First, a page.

Amphiphilic block copolymer micelles : creation of functional nanocavities and their use as nanocontainers for controlled release
Author(s)Miller, Andrew Craig
Massachusetts Institute of Technology. Dept. of Chemical Engineering.
Robert E. Cohen, Paula T. Hammond and Darrell J. Irvine.
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Block copolymers in solution can self-assemble in to a variety of morphologies, with features on the nanometer length scale. This has lead to significant recent research into this assembly process and a wide range of potential applications. The exchange of block copolymer molecules between micelles and solution is very slow compared to the exchange kinetics observed for low molecular weight surfactant micelles. A favorable result of these slow exchange kinetics is the ability to retain a micellar morphology during casting from selective solvents onto solid substrates; this morphology becomes kinetically trapped in the final thin film upon solvent evaporation, even in cases for which the copolymer composition would suggest a transition to a different equilibrium heterogeneous phase. Control of the structural parameters of the micellar thin films, including micelle core size, micelle corona size and distance between adjacent micelle cores is important for thin film applications. Here we demonstrate the ability to control these structural parameters using polystyrene-block-poly(acrylic acid) (PS-b-PAA) as a model block copolymer system that assembles into spherical micelles in toluene. Several strategies were employed: varying the block copolymer molecular weight, adding PS homopolymer into the micellar solution, and also by the combination of different micellar solutions. Patterning of micelle films on the micron length scale is accomplished via two PDMS stamp-based soft lithographic techniques. PS-b-PAA spherical micelle thin films cast from toluene can undergo rearrangement upon exposure to solvents selective for the PAA block. The solvent swells the PAA micelle core and ruptures the glassy PS corona, a process we termed cavitation. Here we have investigated the conditions required for this cavitation process to occur and the end-state polymer morphology of close-packed films of PS-b-PAA micelles following treatment with a series of short alkyl chain alcohols or aqueous solutions of varying pH and ionic strength. In addition to the effects of solvent conditions, we show that the cavitation process is influenced by the molecular weight of the PS block and is thermally reversible.(cont.) Following cavitation, the nanopatterned regions of exposed PAA are available for conjugation chemistry, demonstrated here through selective linking of a fluorescently labeled protein. Cavitation was also observed in polystyrene-block-poly(2vinyl pyridine) (PS-b-P2VP) spherical and cylindrical micelles. Biocompatible oils are used in a variety of medical applications ranging from vaccine adjuvants to vehicles for oral drug delivery. To enable such nonpolar organic phases to serve as reservoirs for delivery of hydrophilic compounds, we explored the ability of block copolymer micelles in organic solvents to sequester proteins for sustained release across an oil-water interface. Self-assembly of the block copolymer, poly (ecaprolactone)-block-poly(2-vinyl pyridine) (PCL-b-P2VP), was investigated in toluene and oleic acid, a biocompatible naturally- occurring fatty acid. Micelle formation in toluene was characterized by dynamic light scattering (DLS) and atomic force microscopy (AFM) imaging of micelles cast onto silicon substrates. Cryogenic transmission electron microscopy confirmed a spherical morphology in oleic acid. Studies of homopolymer solubility implied that micelles in oleic acid consist of a P2VP corona and a PCL core, while P2VP formed the core of micelles assembled in toluene. The loading of two model proteins (ovalbumin (ova) and bovine serum albumin (BSA)) into micelles was demonstrated with loadings as high as 7.8 % wt of protein per wt of P2VP in oleic acid. Characterization of block copolymer morphology in the two solvents after protein loading revealed spherical particles with similar size distributions to the asassembled micelles. Release of ova from micelles in oleic acid was sustained for 30 hours upon placing the oil phase in contact with an aqueous bath. Unique to the situation of micelle assembly in an oily phase, the data suggest protein is sequestered in the P2VP corona block of PCL-b-P2VP micelles in oleic acid. More conventionally, protein loading occurs in the P2VP core of micelles assembled in toluene.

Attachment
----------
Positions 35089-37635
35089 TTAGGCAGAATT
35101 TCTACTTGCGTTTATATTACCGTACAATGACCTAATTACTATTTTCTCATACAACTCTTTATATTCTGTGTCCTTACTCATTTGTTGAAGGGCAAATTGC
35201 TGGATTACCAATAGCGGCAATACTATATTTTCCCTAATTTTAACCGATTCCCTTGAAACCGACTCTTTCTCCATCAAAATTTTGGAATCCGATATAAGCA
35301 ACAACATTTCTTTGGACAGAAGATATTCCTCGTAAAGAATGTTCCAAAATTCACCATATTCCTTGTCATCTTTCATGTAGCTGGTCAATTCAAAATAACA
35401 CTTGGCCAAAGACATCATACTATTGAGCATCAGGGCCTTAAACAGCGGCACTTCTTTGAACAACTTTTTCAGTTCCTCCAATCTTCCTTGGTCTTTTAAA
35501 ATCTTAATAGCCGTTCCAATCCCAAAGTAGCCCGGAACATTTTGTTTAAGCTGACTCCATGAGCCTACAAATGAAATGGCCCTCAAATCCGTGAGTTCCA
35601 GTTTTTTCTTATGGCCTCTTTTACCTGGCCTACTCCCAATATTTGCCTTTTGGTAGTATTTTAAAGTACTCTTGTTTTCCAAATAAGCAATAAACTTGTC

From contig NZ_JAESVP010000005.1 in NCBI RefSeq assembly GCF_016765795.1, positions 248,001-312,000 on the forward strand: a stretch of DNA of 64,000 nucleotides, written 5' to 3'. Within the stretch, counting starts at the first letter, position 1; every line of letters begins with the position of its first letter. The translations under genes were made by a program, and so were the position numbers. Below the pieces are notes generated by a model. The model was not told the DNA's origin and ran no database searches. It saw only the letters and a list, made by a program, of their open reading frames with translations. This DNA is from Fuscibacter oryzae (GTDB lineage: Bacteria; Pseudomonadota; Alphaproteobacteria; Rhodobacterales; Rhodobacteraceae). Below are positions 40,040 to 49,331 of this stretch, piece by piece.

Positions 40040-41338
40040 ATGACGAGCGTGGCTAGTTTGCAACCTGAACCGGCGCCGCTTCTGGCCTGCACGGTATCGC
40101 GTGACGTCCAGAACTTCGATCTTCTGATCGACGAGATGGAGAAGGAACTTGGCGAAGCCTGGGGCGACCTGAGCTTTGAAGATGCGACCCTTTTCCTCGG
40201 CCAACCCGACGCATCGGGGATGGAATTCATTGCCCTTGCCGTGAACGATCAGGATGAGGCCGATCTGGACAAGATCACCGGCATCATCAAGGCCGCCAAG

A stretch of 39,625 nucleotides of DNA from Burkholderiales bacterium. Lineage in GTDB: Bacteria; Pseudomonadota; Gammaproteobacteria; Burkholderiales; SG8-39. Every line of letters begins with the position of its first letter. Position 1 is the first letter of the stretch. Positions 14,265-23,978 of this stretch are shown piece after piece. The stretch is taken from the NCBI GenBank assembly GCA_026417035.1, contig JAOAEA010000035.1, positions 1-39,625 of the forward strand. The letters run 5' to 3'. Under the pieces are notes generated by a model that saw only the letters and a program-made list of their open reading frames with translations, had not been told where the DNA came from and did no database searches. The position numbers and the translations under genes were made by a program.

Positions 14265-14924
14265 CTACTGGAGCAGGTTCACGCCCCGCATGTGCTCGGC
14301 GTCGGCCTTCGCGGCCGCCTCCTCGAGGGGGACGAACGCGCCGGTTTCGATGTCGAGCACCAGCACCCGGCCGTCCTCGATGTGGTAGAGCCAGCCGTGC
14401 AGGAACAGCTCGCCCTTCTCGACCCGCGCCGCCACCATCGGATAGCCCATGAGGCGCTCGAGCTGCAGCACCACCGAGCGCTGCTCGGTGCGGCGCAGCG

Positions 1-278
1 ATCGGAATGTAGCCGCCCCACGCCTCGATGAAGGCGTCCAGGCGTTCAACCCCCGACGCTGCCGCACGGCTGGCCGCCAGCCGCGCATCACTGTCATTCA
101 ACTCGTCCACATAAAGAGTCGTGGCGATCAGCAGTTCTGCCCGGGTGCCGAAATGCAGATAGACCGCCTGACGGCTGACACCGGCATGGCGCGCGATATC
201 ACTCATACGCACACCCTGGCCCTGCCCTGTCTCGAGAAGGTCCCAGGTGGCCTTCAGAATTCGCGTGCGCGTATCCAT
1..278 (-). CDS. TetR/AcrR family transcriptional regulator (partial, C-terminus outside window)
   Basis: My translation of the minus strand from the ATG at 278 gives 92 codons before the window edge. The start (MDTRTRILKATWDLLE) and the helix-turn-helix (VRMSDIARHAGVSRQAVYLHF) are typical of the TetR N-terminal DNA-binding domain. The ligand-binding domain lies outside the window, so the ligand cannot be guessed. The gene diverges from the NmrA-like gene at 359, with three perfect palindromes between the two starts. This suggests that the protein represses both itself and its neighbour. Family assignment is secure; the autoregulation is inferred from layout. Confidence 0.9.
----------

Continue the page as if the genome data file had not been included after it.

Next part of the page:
Thesis (Ph. D.)--Massachusetts Institute of Technology, Dept. of Chemical Engineering, 2008.Includes bibliographical references (p. 143-155).
DepartmentMassachusetts Institute of Technology. Dept. of Chemical Engineering.; Massachusetts Institute of Technology. Department of Chemical Engineering
Massachusetts Institute of Technology